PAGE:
Plugin Management with Sonobuoy
Oct 13, 2021
Our new plugin management features are meant to solve 3 of the most common issues when routinely developing custom Sonobuoy plugins (and plugin configurations).
First, almost as a matter of law, if you are quickly iterating against a plugin you tend to accumulate more and more plugin definition files (*.yaml). As the number of plugin definitions increase (e.g. quicktest.yaml, version2.yaml, debug1.yaml, etc) it becomes cluttered and difficult to recall the different changes.
Secondly, Sonobuoy requires full filepaths (or URLs) to run custom plugins. This means that even on your own machine you either have to keep translating short, relative paths to absolute paths or you can’t copy/paste the same Sonobuoy command because the relative paths will no longer reference the plugin correctly.
Lastly, how do you find new plugins to run? Currently, there is no intentional system around this other than a GitHub repo ( sonobuoy-plugins) which contains published plugins. We recommend users explore this repo and sometimes publish blog posts on new plugins, but that is a very unreliable method of gaining traction.
So to reduce clutter, simplify command reuse, and improve plugin discoverability, Sonobuoy has added plugin mangagement
Now, as you develop (or configure) your plugins, you can “install” them so that they are stored in a known
~/.sonobuoy) and Sonobuoy will automatically be able to inspect or run them.
Installing a Plugin
Installing a plugin is extremely simple, just like running an arbitrary plugin.
To install the plugin you just have to specify a local filename (not a full path) and the source. For instance:
$ sonobuoy plugin install myPerfectPlugin ./tmp/pluginCode.yaml Installed plugin customPlugin into file /Users/jschnake/.sonobuoy/myPerfectPlugin.yaml from source tmp/pluginCode.yaml
Just like when running plugins, you can specify the source in terms of a file or as a URL. Notice that the filename locally does not need to match either the plugin name (within the defintion file) or the source filename/URL. This is so that the plugin is guaranteed to be locally unique.
Since the filename does not need to be identical to the plugin name, you can install multiple configurations for the same plugin. This is incredibly useful for any plugin, but as an example consider the default e2e plugin. You could, locally, save copies of your most common configurations:
- default e2e run
- a configuration which runs tests for a feature you’re developing against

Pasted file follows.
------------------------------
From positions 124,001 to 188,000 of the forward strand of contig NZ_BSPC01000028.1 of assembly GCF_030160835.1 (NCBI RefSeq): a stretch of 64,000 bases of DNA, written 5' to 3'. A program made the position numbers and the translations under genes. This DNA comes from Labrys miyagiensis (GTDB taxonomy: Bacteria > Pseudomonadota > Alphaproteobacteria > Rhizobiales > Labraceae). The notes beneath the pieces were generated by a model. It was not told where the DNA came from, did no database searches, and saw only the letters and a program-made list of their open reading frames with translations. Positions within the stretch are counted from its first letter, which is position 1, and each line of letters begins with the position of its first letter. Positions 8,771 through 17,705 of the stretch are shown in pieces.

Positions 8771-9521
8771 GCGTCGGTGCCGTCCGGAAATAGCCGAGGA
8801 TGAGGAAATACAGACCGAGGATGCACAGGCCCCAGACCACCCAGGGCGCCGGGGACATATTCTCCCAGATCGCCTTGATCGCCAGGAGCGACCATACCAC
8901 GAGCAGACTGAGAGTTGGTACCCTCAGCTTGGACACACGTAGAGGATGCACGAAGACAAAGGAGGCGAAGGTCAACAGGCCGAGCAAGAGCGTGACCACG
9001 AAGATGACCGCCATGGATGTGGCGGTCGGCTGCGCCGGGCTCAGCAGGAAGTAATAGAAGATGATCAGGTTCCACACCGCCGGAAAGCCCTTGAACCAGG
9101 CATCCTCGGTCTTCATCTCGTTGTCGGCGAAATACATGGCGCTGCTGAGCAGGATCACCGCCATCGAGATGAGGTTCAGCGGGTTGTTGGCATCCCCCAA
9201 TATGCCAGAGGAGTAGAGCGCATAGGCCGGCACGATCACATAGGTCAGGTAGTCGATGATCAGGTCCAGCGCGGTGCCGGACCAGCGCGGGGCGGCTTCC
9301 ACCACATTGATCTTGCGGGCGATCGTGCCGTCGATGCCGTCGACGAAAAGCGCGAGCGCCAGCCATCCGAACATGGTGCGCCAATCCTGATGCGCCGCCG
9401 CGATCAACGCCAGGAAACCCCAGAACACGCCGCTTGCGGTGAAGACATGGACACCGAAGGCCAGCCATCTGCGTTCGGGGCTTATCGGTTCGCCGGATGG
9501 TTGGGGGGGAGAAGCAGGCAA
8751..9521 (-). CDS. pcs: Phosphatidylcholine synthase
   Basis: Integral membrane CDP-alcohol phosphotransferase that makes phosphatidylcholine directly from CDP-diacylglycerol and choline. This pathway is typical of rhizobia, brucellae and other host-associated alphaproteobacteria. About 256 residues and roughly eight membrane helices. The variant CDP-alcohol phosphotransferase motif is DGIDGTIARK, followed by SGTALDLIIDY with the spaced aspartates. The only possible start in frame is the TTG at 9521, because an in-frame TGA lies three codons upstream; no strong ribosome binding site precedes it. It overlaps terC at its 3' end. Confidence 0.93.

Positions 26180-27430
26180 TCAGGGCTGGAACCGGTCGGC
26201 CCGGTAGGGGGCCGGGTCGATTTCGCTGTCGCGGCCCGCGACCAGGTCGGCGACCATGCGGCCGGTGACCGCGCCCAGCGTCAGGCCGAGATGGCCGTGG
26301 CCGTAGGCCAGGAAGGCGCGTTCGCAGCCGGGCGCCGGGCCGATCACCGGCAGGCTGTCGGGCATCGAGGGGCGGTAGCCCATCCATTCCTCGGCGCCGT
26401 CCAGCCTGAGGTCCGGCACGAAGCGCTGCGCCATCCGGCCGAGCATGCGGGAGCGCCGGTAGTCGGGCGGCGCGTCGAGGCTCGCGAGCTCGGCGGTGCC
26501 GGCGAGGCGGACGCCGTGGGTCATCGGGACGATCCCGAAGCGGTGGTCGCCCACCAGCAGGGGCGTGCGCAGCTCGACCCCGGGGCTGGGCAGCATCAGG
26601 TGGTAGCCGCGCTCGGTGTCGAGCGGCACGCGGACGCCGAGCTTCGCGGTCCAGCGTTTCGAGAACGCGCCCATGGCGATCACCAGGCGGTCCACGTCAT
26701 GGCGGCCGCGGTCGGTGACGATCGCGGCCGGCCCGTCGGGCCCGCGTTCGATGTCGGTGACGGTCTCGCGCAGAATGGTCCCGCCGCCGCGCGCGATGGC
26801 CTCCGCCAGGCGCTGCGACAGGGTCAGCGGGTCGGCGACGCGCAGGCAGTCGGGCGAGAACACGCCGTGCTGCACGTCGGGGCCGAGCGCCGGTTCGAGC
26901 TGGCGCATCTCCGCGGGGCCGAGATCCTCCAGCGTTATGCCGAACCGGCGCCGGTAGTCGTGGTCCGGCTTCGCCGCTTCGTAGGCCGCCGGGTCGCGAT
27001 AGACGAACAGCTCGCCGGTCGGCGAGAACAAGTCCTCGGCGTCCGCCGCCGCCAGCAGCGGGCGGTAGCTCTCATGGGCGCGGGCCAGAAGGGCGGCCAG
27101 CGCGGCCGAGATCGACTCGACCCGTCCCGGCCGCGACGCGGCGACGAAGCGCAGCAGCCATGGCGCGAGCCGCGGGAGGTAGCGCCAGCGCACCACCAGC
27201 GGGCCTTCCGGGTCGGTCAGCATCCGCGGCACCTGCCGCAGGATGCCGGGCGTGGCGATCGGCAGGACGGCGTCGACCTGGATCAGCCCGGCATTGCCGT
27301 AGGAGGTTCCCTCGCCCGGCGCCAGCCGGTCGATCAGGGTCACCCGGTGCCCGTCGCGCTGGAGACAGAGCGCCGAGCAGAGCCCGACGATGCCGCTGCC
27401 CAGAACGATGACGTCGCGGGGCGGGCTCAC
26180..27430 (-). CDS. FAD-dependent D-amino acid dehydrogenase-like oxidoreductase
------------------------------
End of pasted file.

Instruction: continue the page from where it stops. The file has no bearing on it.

- a configuration to run on Windows nodes
Listing Installed Plugins
You can list the plugins you’ve got installed locally via the command:
$ sonobuoy plugins list filename: /Users/jschnake/.sonobuoy/myPerfectPlugin.yaml plugin name: myPlugin source URL: www.example.com/some-plugin-source.yaml description: Details about what the plugin does.
The output includes:
- the filename, (which determines how to invoke the plugin)
- the plugin name (what shows up during
- source URL (optional; location which may post updates to this plugin)
- description (optional; description of the plugin to clarify the contents or configuration of the plugin)
Showing an Installed Plugin
If you want to see the full definition of the plugin, simply use the
$ sonobuoy plugin show myPerfectPlugin
The full YAML for the plugin will be printed. Similar to how
sonobuoy gen plugin e2e prints the whole, default
Running an Installed Plugin
Once a plugin is installed, you run it by specifying the plugin by its filename (not the full path):
$ sonobuoy run -p myPerfectPlugin
You can even run multiple installed plugins or continue to use absolute filepaths or URLs:
$ sonobuoy run -p myPerfectPlugin -p e2e -p example.com/raw/yourPlugin.yaml
Uninstalling a Plugin
Uninstalling a plugin is exactlty as you’d expect; just specify the plugin by filename in the command:
$ sonobuoy plugin uninstall myPerfectPlugin
Conclusion & Roadmap
We hope you find these commands intuitive and helpful. By installing a plugin you can more easily save various configurations rather than having a pile of YAML files throughout multiple directories.
We’d like to continue to expand this feature to be even more helpful including:
- Integration with sonobuoy-plugins repo in order to easily list/show/install plugins that are available there.
- Improved output. This is definitely a first pass and as we get some feedback about how the feature is used we can improve the UI to be more streamlined and helpful.
- Semi-automatic updates. Since a plugin can define its own source URL, we could check for changes to the plugin and
update the plugin (e.g.
sonobuoy plugin update yourPerfectPlugin)
Try it out and let us know your successes or frustrations with this new feature.
Join the Sonobuoy community:
- Star/watch us on Github: sonobuoy and sonobuoy-plugins
- Get updates on Twitter (@projectsonobuoy)
- Chat with us on Slack ( #sonobuoy on Kubernetes)
- Join the K8s-conformance working group
Understanding Kubernetes E2E Tests
Kubernetes testing can be confusing. Let us demystify the test suite for you.
Running E2E Tests On Windows Clusters
Sonobuoy makes running Kubernetes E2E tests on Windows clusters simpler with plugins
Introducing Support for Windows Clusters
Sonobuoy can now run on Windows nodes meaning faster, consistent testing on all of your clusters.